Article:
NIST LC 1140 - Metric Pyramid is a helpful study aid that can be easily constructed with yellow cardstock to keep common approximate unit conversion factors for mass, length, area, volume, temperature, and energy close at hand. It's a great homework helper!
SP 304A - SI Measurement System Chart explains the 7 base units of the SI, prefix symbols, and features the Measurement League: Guardians of the SI. Submit hard copy requests to TheSI@nist.gov or print a copy (select “print to fit”). Original dimensions: 279 mm by 432 mm (11 in by 17 in).
Our website has numerous educational materials that can be downloaded and freely reproduced. These resources are helpful to students as they become familiar with the SI, develop reference points or that innate understanding of how much a quantity is, and learn more about SI basics. Your students may find Everyday Estimation and Becoming Familiar with the SI helpful. In addition, there are several Unit Conversion resources available.
- Education Resources
- Becoming Familiar with the SI
- Everyday Estimation
- Unit Conversion
- Writing with Metric Units
- Occupational Training
- NIST Metric Trivia Quiz
- NIST Kids
- NIST LC 1140 Metric Pyramid PDF
- SP 304A SI Measurement System Chart PDF
- NIST SI Diagram PDF
- NIST Museum Length Timeline PDF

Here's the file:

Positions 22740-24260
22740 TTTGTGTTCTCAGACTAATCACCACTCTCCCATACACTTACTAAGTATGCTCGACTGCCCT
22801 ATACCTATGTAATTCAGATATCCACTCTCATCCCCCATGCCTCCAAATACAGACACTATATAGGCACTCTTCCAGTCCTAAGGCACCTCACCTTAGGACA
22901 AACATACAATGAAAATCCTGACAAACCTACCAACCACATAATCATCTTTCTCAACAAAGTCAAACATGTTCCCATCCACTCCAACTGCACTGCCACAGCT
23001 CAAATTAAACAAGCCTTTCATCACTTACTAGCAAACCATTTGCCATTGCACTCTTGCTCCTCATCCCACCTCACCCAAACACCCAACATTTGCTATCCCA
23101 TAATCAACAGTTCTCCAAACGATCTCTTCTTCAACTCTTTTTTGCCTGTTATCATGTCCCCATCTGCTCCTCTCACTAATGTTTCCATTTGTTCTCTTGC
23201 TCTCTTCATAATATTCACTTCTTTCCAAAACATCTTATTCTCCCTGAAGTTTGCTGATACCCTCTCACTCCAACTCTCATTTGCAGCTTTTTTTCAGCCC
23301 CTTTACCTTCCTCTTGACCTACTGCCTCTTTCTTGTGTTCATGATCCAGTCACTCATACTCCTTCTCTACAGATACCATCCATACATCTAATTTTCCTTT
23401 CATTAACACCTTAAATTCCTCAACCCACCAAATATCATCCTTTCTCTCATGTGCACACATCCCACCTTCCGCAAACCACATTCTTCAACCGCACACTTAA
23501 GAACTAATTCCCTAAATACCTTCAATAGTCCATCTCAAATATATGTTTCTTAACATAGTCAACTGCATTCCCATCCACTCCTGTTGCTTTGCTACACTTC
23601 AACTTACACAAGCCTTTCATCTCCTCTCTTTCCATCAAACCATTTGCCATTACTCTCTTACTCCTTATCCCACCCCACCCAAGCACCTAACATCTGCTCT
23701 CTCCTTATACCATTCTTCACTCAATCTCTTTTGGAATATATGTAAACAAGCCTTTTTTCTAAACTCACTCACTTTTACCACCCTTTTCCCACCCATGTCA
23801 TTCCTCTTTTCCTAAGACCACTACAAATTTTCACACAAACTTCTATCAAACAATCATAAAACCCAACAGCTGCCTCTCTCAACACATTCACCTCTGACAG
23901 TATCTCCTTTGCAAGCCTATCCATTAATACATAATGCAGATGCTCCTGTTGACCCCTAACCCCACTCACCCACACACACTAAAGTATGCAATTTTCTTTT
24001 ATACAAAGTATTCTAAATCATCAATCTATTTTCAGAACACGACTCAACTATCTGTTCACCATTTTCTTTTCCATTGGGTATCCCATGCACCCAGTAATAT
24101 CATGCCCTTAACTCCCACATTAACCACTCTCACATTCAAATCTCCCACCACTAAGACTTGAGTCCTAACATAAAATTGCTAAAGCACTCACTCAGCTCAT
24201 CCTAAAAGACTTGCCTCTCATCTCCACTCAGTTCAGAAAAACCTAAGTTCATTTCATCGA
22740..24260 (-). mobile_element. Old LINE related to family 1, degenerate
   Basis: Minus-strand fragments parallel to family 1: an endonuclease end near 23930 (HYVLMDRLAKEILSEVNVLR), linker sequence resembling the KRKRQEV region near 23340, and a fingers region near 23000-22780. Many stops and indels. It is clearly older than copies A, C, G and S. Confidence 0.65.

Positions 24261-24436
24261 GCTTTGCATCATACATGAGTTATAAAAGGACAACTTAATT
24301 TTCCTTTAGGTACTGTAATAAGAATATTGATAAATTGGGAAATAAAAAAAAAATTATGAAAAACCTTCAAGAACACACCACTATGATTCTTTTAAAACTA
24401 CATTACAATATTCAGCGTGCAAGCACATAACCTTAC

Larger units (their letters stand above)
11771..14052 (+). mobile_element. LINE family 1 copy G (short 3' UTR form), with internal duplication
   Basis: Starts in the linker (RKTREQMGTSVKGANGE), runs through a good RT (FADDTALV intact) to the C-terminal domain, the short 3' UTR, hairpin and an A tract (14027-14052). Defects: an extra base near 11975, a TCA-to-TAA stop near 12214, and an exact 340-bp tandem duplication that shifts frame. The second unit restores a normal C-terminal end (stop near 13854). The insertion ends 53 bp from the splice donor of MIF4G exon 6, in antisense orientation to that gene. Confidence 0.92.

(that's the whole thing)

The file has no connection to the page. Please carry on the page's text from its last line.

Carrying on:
- The Scale of Things (Department of Energy) PDF
FAQ: My students are having difficulty using dual measurement unit tools, such as rulers that use both inches and centimeters. They keep mixing up the units! What can I do to improve their learning experience?
One recommended education best practice is to teach the SI by using the SI. Students must build proficiency and confidence working with metric measurements before they can effectively make comparisons with other measurement systems. Use single system measurement tools whenever possible. Using dual unit measuring equipment can confuse learners because it is easy to select and use the wrong scale. When possible, acquire metric measuring devices (meter sticks, kilogram or gram scales, and Celsius thermometers). If dual unit measurement tools are used (e.g., those using U.S. customary units), block the non-metric units from view. For example, use opaque tape, an index card, or paint to cover up inches on a dual unit ruler.
FAQ: How do I get a metric ruler?
Metric rulers are available from many retail vendors, which can be identified by using search terms such as "metric rule," "meter stick," or "metric stick." Printable rulers such as the centimeter Color-square rules, can be color printed on to overhead transparency sheets to make inexpensive metric rulers. You may also be interested in similar printable teaching aids that create a liter cube or a cubic decimeter box, which are easily constructed using cardstock.